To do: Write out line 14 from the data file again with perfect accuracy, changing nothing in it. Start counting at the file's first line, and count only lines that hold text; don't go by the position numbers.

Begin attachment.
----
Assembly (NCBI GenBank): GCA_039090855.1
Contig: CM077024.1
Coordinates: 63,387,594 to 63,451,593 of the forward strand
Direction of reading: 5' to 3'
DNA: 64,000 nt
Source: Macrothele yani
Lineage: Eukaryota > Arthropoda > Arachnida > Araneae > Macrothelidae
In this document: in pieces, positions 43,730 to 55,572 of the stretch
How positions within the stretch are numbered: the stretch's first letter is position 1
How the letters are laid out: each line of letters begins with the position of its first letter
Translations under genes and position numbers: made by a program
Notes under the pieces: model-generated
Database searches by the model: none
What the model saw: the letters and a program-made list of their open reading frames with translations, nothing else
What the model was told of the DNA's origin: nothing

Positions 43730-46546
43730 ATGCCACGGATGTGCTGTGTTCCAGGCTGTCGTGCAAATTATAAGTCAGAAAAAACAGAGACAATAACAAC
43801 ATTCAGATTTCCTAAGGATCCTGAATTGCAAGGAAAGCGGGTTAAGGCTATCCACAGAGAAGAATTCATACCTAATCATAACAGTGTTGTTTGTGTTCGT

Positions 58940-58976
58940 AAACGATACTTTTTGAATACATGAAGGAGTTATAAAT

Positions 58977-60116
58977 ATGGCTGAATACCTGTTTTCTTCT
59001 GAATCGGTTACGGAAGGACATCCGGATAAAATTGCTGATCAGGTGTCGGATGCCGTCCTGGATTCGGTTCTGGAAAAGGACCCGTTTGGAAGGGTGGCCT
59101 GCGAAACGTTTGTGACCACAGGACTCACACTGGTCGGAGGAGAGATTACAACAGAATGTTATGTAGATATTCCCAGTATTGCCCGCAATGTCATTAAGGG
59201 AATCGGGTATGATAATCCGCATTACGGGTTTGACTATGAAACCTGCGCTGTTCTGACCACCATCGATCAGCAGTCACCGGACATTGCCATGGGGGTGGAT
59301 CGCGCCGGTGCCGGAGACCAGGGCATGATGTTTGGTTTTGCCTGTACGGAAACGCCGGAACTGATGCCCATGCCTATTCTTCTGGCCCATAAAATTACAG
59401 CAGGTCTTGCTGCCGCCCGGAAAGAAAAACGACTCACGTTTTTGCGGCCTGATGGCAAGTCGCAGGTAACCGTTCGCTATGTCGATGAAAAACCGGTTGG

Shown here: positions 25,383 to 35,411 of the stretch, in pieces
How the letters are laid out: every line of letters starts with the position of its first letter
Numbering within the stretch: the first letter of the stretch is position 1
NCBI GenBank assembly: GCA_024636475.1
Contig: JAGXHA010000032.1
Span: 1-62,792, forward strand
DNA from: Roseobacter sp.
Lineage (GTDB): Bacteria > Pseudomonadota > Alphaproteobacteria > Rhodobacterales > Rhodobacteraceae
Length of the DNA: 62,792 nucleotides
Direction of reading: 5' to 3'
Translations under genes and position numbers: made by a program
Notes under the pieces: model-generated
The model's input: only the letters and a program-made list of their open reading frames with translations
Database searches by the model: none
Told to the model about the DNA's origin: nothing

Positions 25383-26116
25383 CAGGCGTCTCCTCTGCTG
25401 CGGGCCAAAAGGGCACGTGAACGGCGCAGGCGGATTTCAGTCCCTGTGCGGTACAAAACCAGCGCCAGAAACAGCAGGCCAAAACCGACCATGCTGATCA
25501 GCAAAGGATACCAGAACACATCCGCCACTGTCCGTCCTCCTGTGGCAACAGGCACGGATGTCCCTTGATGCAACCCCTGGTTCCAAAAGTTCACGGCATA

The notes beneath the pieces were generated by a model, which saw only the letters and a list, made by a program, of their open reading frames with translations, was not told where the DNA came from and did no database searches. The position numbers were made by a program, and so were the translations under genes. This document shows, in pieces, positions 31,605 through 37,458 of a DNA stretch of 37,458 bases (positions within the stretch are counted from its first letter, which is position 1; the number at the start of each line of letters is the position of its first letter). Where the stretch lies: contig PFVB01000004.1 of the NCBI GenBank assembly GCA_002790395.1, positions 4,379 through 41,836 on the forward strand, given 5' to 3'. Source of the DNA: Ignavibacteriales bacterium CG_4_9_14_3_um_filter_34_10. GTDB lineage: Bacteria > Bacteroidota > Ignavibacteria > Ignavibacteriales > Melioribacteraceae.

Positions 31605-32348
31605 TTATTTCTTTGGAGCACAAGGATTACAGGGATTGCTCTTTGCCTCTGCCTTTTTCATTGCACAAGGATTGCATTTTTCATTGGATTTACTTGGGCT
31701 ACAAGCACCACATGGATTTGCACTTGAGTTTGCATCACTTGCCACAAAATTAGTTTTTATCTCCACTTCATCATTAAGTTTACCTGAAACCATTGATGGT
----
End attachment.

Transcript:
What the model saw: the letters and a program-made list of their open reading frames with translations, nothing else